The Surprising Dark Age Origins Of The Humble Hash Brown Name

When you fry potatoes, there's bound to be a little smoke. Perhaps that's why the history of hash browns is a little hazy. More realistically, though, it's likely hard to pin down the origin of hash browns because the dish has a very simple recipe. It's so straightforward, the first person to hash and brown potatoes probably didn't think to write it down. Still, it's possible early U.S. food service establishments, like railroad dining cars, served an early version of hash browns alongside their home fries.

However, somebody did eventually write about hash browns for the very first time in the "Minnesota Farmers' Institute Annual of 1835." That was merely a reference, though, and it wasn't until the 1880s that actual recipes were put into a cookbook: "Miss Parloa's Kitchen Companion: A Guide for All Who Would Be Good Housekeepers." That paved the way for New York hotels during the 1890s to start serving hash browns as gourmet breakfast dishes, and by the 1910s, hash browns made their way onto lunch counters, too. Once quick-service restaurants took over the American culinary scene in the 1950s, processed potatoes became the now-famous fast-food breakfast hash brown. But how was this particular name chosen?

Hashes and hatchets are linked

"Hash brown" is a fitting moniker, since chefs make this dish by hashing (cutting) and browning (frying) the potato. The background of the word "brown" is its own thing, but "hash" and the cutting tool known as "hatchet" are both etymologically derived from the French word "hache." In France, that term is used to refer to none other than a battle-axe, something infamous for slicing up organic material — if you catch our drift.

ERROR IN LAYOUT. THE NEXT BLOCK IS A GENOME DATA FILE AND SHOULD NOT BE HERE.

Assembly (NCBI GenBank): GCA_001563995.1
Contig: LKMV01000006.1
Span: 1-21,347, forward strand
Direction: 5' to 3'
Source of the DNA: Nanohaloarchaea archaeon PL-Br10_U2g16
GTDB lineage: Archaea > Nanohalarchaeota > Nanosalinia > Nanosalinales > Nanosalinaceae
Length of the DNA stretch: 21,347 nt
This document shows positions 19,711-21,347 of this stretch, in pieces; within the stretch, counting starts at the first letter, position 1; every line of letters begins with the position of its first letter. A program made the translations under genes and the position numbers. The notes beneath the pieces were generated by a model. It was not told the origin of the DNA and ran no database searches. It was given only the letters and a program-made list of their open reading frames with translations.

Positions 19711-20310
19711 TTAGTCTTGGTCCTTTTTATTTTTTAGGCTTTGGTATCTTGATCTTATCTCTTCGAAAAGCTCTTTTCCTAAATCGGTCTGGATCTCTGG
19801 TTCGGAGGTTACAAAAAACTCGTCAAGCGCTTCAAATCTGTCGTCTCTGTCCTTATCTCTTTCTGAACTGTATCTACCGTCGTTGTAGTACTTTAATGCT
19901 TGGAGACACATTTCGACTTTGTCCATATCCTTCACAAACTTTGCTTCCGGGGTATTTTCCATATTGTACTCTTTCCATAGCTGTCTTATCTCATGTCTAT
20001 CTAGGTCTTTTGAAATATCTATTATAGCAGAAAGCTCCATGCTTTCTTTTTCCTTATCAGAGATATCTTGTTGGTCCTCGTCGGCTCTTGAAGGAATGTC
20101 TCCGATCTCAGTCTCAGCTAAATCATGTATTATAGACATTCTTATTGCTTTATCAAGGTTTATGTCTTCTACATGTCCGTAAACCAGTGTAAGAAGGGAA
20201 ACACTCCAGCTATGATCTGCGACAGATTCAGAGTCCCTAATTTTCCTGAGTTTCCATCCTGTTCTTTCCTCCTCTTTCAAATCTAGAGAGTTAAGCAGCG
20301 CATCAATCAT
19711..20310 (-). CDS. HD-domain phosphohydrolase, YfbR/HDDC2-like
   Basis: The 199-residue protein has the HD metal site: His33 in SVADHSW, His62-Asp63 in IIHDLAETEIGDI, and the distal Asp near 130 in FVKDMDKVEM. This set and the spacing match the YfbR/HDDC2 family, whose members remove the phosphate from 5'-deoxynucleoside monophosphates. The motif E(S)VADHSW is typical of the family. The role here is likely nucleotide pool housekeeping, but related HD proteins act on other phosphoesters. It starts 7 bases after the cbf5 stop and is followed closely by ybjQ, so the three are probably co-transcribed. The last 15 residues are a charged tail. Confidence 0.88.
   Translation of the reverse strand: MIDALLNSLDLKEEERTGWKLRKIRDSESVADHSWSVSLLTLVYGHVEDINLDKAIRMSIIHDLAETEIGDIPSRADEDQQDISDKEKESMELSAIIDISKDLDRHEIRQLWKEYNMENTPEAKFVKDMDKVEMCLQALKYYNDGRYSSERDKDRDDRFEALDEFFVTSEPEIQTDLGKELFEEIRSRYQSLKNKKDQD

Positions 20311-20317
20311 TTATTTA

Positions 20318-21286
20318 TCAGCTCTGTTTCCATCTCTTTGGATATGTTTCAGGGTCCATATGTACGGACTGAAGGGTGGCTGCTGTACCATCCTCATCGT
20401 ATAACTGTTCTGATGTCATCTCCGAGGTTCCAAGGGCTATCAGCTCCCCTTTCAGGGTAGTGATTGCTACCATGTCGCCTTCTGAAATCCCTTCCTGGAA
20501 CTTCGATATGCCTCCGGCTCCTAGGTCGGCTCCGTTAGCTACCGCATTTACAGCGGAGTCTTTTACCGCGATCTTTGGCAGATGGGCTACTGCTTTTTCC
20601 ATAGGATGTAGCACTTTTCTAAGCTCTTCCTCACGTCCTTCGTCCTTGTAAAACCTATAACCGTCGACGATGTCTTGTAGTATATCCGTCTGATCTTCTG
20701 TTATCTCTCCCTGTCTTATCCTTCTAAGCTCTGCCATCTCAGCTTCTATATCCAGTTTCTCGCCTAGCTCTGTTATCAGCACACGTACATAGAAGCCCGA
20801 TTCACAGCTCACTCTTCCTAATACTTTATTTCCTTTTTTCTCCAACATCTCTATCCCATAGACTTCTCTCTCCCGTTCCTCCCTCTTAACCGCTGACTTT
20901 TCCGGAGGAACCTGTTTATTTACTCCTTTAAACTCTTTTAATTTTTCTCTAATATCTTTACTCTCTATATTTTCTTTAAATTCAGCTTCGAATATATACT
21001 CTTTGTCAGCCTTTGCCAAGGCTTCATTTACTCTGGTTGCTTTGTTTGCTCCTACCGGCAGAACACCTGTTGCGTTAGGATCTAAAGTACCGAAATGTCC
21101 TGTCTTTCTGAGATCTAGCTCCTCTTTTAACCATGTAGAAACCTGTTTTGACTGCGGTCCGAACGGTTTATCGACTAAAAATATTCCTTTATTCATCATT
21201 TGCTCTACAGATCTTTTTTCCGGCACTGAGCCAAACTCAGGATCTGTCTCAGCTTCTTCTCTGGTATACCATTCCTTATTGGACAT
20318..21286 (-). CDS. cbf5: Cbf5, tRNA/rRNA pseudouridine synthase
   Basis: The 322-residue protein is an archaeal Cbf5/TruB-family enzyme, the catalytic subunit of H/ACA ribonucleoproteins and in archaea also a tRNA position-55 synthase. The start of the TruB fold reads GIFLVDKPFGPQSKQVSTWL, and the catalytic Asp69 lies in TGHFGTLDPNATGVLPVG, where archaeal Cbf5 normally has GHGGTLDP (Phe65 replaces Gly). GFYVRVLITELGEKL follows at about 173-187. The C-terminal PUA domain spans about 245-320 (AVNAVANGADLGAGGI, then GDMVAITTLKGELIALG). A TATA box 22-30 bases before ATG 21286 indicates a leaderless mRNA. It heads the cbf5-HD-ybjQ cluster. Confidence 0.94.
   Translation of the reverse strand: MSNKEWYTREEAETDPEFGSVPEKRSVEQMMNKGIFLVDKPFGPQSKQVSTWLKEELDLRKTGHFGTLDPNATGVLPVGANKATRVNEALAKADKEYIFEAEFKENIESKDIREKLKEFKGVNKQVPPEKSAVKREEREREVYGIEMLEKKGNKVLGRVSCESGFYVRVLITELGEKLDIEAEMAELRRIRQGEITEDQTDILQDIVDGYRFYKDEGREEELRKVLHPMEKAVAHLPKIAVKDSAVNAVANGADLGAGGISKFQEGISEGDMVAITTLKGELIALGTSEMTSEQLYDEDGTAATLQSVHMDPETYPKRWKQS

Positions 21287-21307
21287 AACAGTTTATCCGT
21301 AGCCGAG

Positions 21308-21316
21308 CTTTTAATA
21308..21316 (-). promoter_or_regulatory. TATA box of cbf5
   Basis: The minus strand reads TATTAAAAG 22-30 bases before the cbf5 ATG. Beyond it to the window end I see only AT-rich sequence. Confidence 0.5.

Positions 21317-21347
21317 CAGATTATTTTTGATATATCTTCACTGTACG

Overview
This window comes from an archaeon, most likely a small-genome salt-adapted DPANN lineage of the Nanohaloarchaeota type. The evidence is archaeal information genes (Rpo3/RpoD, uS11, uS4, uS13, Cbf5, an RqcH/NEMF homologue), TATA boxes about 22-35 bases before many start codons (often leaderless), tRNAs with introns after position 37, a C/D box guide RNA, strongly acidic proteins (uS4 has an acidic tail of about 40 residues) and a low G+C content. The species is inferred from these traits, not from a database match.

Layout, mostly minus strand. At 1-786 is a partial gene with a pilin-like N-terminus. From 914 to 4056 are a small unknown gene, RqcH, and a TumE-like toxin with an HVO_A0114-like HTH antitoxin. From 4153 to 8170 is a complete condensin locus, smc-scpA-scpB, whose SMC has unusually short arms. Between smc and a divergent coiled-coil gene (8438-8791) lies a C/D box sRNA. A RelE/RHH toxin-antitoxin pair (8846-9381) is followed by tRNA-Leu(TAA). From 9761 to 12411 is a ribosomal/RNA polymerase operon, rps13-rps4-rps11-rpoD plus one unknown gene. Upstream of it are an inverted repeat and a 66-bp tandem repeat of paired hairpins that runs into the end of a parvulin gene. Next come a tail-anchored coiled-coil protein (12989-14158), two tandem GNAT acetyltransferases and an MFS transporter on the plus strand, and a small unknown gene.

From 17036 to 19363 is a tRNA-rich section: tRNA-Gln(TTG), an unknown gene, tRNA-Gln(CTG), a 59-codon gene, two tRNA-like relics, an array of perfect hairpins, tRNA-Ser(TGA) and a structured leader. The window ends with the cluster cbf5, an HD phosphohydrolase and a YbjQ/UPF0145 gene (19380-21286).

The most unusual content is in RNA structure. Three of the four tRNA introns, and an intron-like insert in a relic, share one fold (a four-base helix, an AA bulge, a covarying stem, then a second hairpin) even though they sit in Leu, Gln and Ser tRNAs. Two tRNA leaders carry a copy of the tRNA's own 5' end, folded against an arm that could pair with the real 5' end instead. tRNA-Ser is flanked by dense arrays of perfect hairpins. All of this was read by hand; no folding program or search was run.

Eventually, a "t" was added to "hache" to refer to its smaller version. Meanwhile, an "r" was added to "hache" in French to form "hacher" — the French phrase for "chop." English speakers just modified "hacher" somewhat to create "hash." Strangely, though, it seems it took a few centuries for "hash" to be paired up with "brown."

According to The Washington Post, English speakers started saying "hash" in the 1600s, around the same time the French started making "hachis": chopped meat and veggies encircled by buttery, eggy, and puréed spuds. During the 17th century, for instance, "Martha Washington's Booke of Cookery" detailed a trio of meat-and-potato hash recipes, a type of dish eventually served at cheap "hash house" restaurants. Still, as mentioned, no one recorded hash browns, specifically — as in, just fried potatoes — until later on in the 19th century.

Battle-axes are a French innovation

There are some nifty things you'd never think to do with hash browns that can actually accomplish quite a lot in the kitchen. Hacking up your enemies with hash browns, though? Well, you probably want to leave that idea on the cutting room floor. Even so, bringing up such a connection at the breakfast table may allow you to entertain fellow diners with your sharp-minded knowledge. Plus, for anyone French, those battle-axes were once a cutting-edge technology worth being proud of.

To say axes and their smaller counterparts, hatchets, are age-old would be an understatement. These tools date back over 30,000 years to the Stone Age, but they were mostly used for chipping, piercing, and splitting objects back then. Originally made of wood and rock, axes gradually acquired metal components, making them more effective. Then, around 500 A.D., the first battle-axe, known in Latin as the "francisca," was wielded by the Franks, per the Warfare History Network. Its light yet sturdy design made it practical for use in warfare, but imagine using that to hash up brown spuds! Such a weapon is truly no small potato.